The European Court of Justice has ruled that egg cells incapable of developing into human beings cannot be considered human embryos. Allowing patents on the use of such organisms will push forward controversial research.
Deutsche Welle, 18 Dec 2014
Research involving a human egg used to produce embryonic stem cells but unable to develop into an embryo can be patented, the European Court of Justice (ECJ) ruled Thursday.
The decision is of huge interest for biotechnology companies investing in stem cell research. Work on stem cell therapies is still experimental, but researchers believe they could be used to treat a range of diseases from Parkinson's to blindness. Until now, however, strict restrictions on obtaining patents have slowed research.
The case was brought in Britain by US company International Stem Cell Corporation against the UK Intellectual Property Office for refusing to grant it two patents covering the use of human egg cells.
The British authorities had argued that since the eggs involved were active and developing organisms, even though they were not fertilized by male sperm, previous EU law prevented the company from securing a patent on them. In 2011, the ECJ had ruled that stem cell research involving human embryos could not be patented.
International Stem Cell Corporation argued that the eggs, activated by a chemical process known as parthenogenesis, could not develop into human beings as they lacked the full parental DNA required.
Thursday's ruling stated that such organisms do not constitute human embryos, and that their uses in scientific research could therefore be patented.
"In order to be classified as a 'human embryo,' a non-fertilized human ovum must necessarily have the inherent capacity of developing into a human being," a statement from the ECJ said.
The statement also made clear that if an egg is able to develop into an embryo, "it should be treated in the same way as a fertilized human ovum, at all stages of its development." In that case, EU member states would still have the right under existing law to deny patents on ethical and moral grounds.
Stem cell research has long been controversial, with critics arguing against the use of embryos left over from fertility treatment. However, scientists contend that the research is justified as the stem cells they used are derived from surplus eggs. Embryonic stem cells are more flexible than adult stem cells, and therefore more widely used in research.
lvw/mg (AFP, Reuters, dpa)
Question: Dearest Kryon: I've read the question and answer on people with diseases of the mind - for example, Alzheimers and dementia. But I have more questions. You say that people have chosen this path and that the lessons are for us. As I work with these people, I'm wondering if there is any stage where there could be a reversal of the condition, and if so, with what methods? The people in the hostel are so drugged up, and there's a mind-set with the authorities that no "alternate" therapies work - although they're using colored lights. (Sadly, the diversional therapist told me she doesn't know what color therapy is.)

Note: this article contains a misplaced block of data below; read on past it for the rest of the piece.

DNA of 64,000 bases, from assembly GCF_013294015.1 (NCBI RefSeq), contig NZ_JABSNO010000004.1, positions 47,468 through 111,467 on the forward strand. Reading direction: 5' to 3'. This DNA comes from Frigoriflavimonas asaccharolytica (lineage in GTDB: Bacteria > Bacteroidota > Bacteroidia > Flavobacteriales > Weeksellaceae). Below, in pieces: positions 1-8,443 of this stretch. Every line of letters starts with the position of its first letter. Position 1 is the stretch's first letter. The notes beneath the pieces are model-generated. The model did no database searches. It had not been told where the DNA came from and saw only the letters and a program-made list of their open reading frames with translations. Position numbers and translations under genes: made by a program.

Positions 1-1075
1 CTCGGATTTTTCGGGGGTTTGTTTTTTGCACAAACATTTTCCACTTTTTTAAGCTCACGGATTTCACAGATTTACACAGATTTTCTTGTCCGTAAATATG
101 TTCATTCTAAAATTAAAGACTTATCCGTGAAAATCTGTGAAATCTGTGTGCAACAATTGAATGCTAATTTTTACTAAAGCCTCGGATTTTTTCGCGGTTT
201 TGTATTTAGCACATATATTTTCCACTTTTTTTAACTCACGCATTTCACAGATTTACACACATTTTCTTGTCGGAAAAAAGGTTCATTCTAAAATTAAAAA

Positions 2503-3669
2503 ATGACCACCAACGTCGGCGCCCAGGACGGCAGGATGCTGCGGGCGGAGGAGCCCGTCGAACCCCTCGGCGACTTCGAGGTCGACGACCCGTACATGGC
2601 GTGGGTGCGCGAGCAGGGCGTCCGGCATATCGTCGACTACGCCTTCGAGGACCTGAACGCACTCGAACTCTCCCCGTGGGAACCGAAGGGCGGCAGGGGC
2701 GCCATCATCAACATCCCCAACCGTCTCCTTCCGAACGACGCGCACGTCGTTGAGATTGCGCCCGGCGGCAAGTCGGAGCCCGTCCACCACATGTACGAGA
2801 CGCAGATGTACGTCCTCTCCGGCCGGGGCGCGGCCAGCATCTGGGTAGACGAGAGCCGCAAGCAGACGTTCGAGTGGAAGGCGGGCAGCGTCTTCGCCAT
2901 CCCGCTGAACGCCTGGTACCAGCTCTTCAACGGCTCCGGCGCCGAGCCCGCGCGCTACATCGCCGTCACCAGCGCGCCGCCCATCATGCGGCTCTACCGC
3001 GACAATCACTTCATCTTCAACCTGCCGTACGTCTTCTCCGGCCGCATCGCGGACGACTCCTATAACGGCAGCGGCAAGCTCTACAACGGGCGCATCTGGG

From a spiritual point of view, what is the best way to work with these people - talk to them as though they were normal, or go along with their imaginings? I've been told that they need to be kept quiet, especially toward evening. However, I've found that with one woman who mostly paces saying very little, the more childlike I am (dancing and singing makes her happy), the more she talks. I could go on and on - could you please enlighten me further?
Answer: I will answer the second part first. Love those who are in this condition. Find out what makes them smile... and then make them smile. The best you can do in a facilitation of this condition is to somehow create joy. Even in their confusion they can laugh at situations and be creative. They'll also remember you better as the one who creates this emotion. Each is very different, but in general, try to find their "happy" button and push it as often as you can. They will remember that.
Right now you're perched upon some important discoveries that will be able to reverse these conditions to a large degree. But just as the paraplegic who regains their nerve connections must than relearn how to walk, suffering much pain, there will be this attribute with a regeneration of the mind. Even if new cells are created, they won't necessarily have the old memories, but they can be trained to be healthy and be ready for new memories.
So someday these will have the ability to halt the progress of the degeneration of cells that are being taken, and instead grow new pathways around them. Some will be able to "reconnect" to certain kinds of memories (like recognition) but will have to relearn what the association of recognition actually means. So history and events might have to be studied and relearned... sometimes even things like reading, also. The pain will be that the individual will regain mental health and will realize exactly what has happened.
Your stem-cell research is very important, and you're reaching a point where you'll be able to use birth cells that aren't embryonic, but every bit as potent for research... thereby sidestepping all moral issues. Look for this in the next few years.